concluding that a party's interest " ‘in having the laws executed and the duty in question enforced’ " is sufficient even absent a " ‘legal or special interest’ "Summary of this case from Weatherford v. City of San Rafael
Docket No. S.F. 17113.
October 16, 1945.
PROCEEDING in mandamus to compel a county to issue to recipients of old age aid duplicate warrants to replace warrants originally issued in payment of such aid. Writ denied.
Robert W. Kenny, Attorney General, and Clarence A. Linn, Deputy Attorney General, for Petitioner.
J.H. O'Connor, County Counsel, and S.V.O. Prichard, Assistant County Counsel, for Respondents.
Petitioner, the Board of Social Welfare of this state, by this mandamus proceeding seeks to compel respondents to comply with its orders to issue to three recipients of aid for the aged duplicate warrants to replace certain county warrants which had been originally issued in payment of such aid but which because they were not presented for payment were cancelled by the county, pursuant to the provisions of section 222 of the Welfare and Institutions Code, after the expiration of six months from the respective issue dates. One of the original warrants was not presented for payment because the recipient thereof was an inmate of the county hospital and physically unable to cash his warrant; the other two warrants had been lost in the mails. Each of the three aged persons — Karl Schamesberger (acting through a guardian), William C. Weitzel, and Eugene Dosse — informally applied to the County Auditor of the County of Los Angeles for, but was denied, the issuance of a new warrant; each then appealed to the petitioner welfare board, which, as stated above, ordered respondents to reissue the warrants. Respondents refused, and this proceeding followed.
Respondents, in defense of their refusal to issue duplicate warrants to the three aid recipients, argue that the law makes no provision for appeal to the state welfare board upon refusal by a county auditor to issue such duplicate warrants; that because the original warrants were cancelled by the county auditor pursuant to the provisions of section 222 of the Welfare and Institutions Code, it is now (and at the times of the respective applications was) too late for the aid recipients to apply for duplicate warrants; and that inasmuch as such recipients have not complied with the provisions of sections 140 and 2183.1 of the same code they are not entitled to the writ sought.
[1a] Although respondents' first point — that no provision is made by the law for appeal to the state welfare board upon refusal by a county auditor to issue a duplicate warrant to replace one which has been lost or destroyed, and that such board is without specifically stated power to order the issuance of such duplicate warrant — appears to be technically correct, it is to be noted that by section 103.5 of the Welfare and Institutions Code "It is . . . declared that provision for public aid to the needy aged . . . as in this code provided is a matter of State-wide concern. The board is . . . designated as the single State agency with full power to supervise every phase of the administration of the public assistance plans [for the needy aged]. . . ." We are therefore of the opinion that although such board may be without specific authority to directly order the issuance of a duplicate warrant by a county auditor under such circumstances as are here depicted, nevertheless the board is a "party beneficially interested" in the issuance of such warrant, within the meaning of the provision of section 1086 of the Code of Civil Procedure that "It [the writ of mandamus] must be issued upon the verified petition of the party beneficially interested" (see 16 Cal.Jur. §§ 53-56, pp. 850-856), and is a proper party to maintain mandamus proceedings against county officials who fail or refuse to issue a warrant to a needy aged person who is a member of a class entitled thereto. Persons who are members of such a class are ordinarily financially, and often physically, unable to maintain such proceedings on their own behalf, and to deny to them the assistance of the welfare board under such circumstances would tend to defeat the purpose of the legislation which seeks to provide for them during needy old age.  The rule is stated thus in 35 American Jurisprudence 73, section 320: "[B]y the preponderance of authority . . . where the question is one of public right and the object of the mandamus is to procure the enforcement of a public duty, the relator need not show that he has any legal or special interest in the result, since it is sufficient that he is interested as a citizen in having the laws executed and the duty in question enforced. . . . [P. 76, § 322.] Generally, when a power or duty is imposed by law upon a public board or officer, and in order to execute such power or perform such duty, it becomes necessary to obtain a writ of mandamus, it or he may apply for the same." [1b] Here the provision of public aid to the needy aged is a matter of state-wide concern, under the administration of the social welfare board which is "designated as the single State agency with full power to supervise every phase of the administration of the public assistance plans for which grants-in-aid are received from the United States Government in order to secure full compliance with the provisions of Titles 1 and 4 of the Federal Social Security Act" (Welf. Inst. Code, § 103.5), and we are satisfied that such board may properly maintain this mandamus proceeding.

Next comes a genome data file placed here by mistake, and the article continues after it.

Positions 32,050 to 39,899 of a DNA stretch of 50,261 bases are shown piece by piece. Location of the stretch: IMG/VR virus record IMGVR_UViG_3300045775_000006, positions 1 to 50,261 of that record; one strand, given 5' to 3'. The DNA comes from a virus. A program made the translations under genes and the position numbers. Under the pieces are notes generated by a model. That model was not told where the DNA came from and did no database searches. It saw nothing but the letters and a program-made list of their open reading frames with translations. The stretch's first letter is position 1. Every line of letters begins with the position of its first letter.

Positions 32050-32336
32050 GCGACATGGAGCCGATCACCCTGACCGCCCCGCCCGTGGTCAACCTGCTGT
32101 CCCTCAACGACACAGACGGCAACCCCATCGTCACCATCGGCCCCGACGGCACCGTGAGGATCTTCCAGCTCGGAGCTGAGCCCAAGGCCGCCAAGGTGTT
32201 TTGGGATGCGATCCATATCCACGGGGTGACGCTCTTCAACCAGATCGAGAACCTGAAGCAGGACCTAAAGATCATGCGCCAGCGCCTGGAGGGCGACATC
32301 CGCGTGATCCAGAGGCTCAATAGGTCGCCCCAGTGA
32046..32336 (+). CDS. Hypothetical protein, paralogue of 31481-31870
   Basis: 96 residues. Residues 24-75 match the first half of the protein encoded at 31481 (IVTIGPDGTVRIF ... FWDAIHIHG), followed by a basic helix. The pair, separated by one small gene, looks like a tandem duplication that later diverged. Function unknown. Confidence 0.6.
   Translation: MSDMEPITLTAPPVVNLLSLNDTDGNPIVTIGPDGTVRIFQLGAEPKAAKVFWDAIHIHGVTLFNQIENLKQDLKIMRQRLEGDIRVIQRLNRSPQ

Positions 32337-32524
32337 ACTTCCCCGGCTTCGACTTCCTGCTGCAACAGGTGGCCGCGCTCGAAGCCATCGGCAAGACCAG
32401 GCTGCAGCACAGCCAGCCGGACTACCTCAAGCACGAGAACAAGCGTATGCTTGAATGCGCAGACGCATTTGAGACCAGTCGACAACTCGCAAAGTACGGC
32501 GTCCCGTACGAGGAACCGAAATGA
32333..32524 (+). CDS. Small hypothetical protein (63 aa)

[3a] Respondents next assert that inasmuch as section 222 of the Welfare and Institutions Code provides that "Any county warrant issued for the giving of aid to, and payable to, . . . a needy aged person, . . . or the guardian, trustee, disbursing agent, or any custodian of the funds or estate of any of them, shall be canceled if not presented to the county treasurer for payment within six months after the date of issuance," the application for issuance of a duplicate warrant to replace one that has been lost or destroyed must be made before the original warrant has been canceled for nonpresentation to the county treasurer. We are not in sympathy with such a position. By sections 140 and 2183.1 of the same code it is provided that "Whenever a warrant for [public aid] . . . has been lost or destroyed before it has been paid by the county treasurer, the amount due thereon may be recovered by the payee by filing with the county auditor an affidavit setting forth the fact of the loss or destruction of the warrant, together with all material facts relative thereto known to the affiant, the amount, the name of the payee, and the date and number of the warrant if the same are known to the affiant. Upon receipt of the affidavit, and without the filing of any bond by the payee, the county auditor shall [in § 2183.1 the word "may" appears, rather than "shall"] issue and deliver to the payee of the original warrant a duplicate warrant for the full amount of the original warrant, and the county treasurer shall pay the duplicate warrant in lieu of the original warrant." (Italics added.)